Weerg launches new ABS-like materials for 3D printing services

Weerg, an Italian 3D printing, and CNC service provider has launched new Acrylonitrile Butadiene Styrene (ABS)-like grey and Tmax transparent 3D printing materials.  

The resins are designed to achieve the same mechanical performance as ABS materials, and to replace ABS in producing prototypes, parts, and functional components in the automotive and mechanical fields. 

“A few days after the release of this new material, numerous requests have already been received, both for mechanical fittings and for miniatures and prototypes with a high level of creativity, intended for unusual sectors such as packaging for cosmetics”; said Matteo Rigamonti, Founder of Weerg. 

The new ABS-like grey resin shares the same mechanical properties as ABS, according to Weerg. Photo via Weerg.

Weerg’s new ABS-like materials

Launched in 2015, Weerg’s online 3D printing service allows customers to upload 3D files, which are then manufactured using the company’s 3D printers and CNC machines. In addition, Weerg provides quotation, delivery and advisory services for clients, and gives full Non-Disclosure Agreement (NDA) protection to any CAD files uploaded. 

The newly added materials are available in three resin formulations: classic, performance and top mechanical. Customers are therefore able to choose the resin that best suits their processing needs, based on the levels of stress that the molded component will be subjected to. 

Weerg’s new resins can be used to 3D print solid, high surface quality parts up to 58x120x159 mm at resolutions of 0.5 mm. Potential applications for the materials therefore exist in the automotive and mechanical sectors as well as the creation of aesthetic models. 

The ABS-like resin’s grey colour, allows for subsequent finishes such as paint to be applied. Painting onto a grey surface also prevents the product from turning yellow, as can sometimes be the case with black and white materials. Tmax on the other hand, is available in glossy and satin versions, which makes it ideal for producing prototypes or components that need to remain visible in the final product.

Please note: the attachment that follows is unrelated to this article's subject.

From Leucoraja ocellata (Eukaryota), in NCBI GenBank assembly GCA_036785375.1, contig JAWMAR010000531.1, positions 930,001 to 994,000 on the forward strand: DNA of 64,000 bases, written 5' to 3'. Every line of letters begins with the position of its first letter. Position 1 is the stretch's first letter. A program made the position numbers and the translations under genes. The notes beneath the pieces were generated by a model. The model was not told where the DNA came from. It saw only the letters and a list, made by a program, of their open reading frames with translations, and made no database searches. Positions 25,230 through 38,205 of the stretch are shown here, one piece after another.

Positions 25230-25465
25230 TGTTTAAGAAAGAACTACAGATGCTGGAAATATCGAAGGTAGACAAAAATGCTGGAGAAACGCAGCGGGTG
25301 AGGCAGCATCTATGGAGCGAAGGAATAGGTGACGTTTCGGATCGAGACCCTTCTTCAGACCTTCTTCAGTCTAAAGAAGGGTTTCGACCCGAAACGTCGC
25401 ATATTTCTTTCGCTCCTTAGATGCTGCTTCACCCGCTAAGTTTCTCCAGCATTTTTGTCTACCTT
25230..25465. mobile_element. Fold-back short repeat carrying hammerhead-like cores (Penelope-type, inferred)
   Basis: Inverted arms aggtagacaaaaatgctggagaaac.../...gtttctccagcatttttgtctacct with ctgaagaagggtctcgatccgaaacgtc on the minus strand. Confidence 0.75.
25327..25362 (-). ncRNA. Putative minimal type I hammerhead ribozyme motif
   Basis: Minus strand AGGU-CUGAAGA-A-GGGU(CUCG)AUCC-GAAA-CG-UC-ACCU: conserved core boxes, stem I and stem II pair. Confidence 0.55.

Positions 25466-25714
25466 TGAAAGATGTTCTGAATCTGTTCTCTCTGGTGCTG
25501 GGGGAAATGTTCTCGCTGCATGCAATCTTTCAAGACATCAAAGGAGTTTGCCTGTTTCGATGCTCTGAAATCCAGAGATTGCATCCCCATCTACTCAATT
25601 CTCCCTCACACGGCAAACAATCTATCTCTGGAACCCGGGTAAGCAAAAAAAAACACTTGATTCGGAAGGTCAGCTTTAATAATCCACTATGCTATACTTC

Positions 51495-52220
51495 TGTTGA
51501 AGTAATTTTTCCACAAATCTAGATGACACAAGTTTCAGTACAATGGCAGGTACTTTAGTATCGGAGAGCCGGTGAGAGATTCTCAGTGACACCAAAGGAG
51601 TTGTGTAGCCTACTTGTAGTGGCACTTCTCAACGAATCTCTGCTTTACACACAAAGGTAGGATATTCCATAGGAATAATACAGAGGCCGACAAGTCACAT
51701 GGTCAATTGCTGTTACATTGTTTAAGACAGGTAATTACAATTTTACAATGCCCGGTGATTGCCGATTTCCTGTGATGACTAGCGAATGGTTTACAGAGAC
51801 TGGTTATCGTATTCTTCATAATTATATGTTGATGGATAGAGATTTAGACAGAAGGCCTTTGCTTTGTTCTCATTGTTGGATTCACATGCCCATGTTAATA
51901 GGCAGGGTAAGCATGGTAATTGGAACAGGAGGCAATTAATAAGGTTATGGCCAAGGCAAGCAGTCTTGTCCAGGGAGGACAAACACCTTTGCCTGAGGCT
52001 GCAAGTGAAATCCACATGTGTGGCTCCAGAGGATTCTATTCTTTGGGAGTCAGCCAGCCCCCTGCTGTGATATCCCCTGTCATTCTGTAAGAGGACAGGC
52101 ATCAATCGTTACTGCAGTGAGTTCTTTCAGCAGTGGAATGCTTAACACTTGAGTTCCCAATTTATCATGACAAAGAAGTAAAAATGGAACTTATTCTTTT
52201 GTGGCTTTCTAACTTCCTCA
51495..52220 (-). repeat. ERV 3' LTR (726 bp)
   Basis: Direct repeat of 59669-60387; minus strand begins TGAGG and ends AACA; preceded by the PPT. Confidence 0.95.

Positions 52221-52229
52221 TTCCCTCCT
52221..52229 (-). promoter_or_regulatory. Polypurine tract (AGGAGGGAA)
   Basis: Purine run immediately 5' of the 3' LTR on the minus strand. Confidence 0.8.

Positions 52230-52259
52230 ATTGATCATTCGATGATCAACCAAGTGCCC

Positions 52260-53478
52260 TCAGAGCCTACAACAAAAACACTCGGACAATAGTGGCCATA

Weerg used its proprietary 4KSPER™ technology to produce the new resins, which join the company’s existing range of Nylon PA12 materials, and Rigamonti says the two resins are just the first of many. 

“The activation of the production line dedicated to resin represents a first advance of the novelties that Weerg has prepared for the 3D printing sector”, said Rigamonti. “Our research and development department is already working on introducing new, even more effective materials, but also on applying new top secret finishes,” he added. 

Weerg intends to expand on its range of materials. A 3D printed part using the company's Nylon PA12 material. Photo via Antonio Fioravante, Weerg.
Weerg intends to expand on its range of materials. A 3D printed part using the company’s Nylon PA12 material. Photo via Antonio Fioravante, Weerg.

Alternatives to ABS within the 3D printing industry 

As ABS is increasingly adopted in additive manufacturing, researchers have sought to develop ABS, to enhance its lightweight and impact resistant qualities. 

A July 2018 Oak Ridge National Laboratory (ORNL) study describes improved inter-layer adhesion enhancements made to ABS by mixing it with lignin, rubber and carbon fiber. 

Australia’s ARC Centre of Excellence for Electromaterials Science (ACES) published a study in January 2019, introducing a method of making ABS five times more thermally conductive by mixing it with a microdiamond powder. 

German-based large-format 3D printer manufacturer BigRep, added new Acrylonitrile Styrene Acrylate (ASA) and ABS materials to its portfolio last week. The new materials were added for use with BigRep’s STUDIO G2 and PRO (ACE) Fused Filament Fabrication (FFF) 3D printers.

The nominations for the 2020 3D Printing Industry Awards are now open. Who do you think should make the shortlists for this year’s show? Have your say now. 

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Featured image shows Weerg’s HP 5210 3D printers, which it uses to produce parts for customers. Photo via Weerg.

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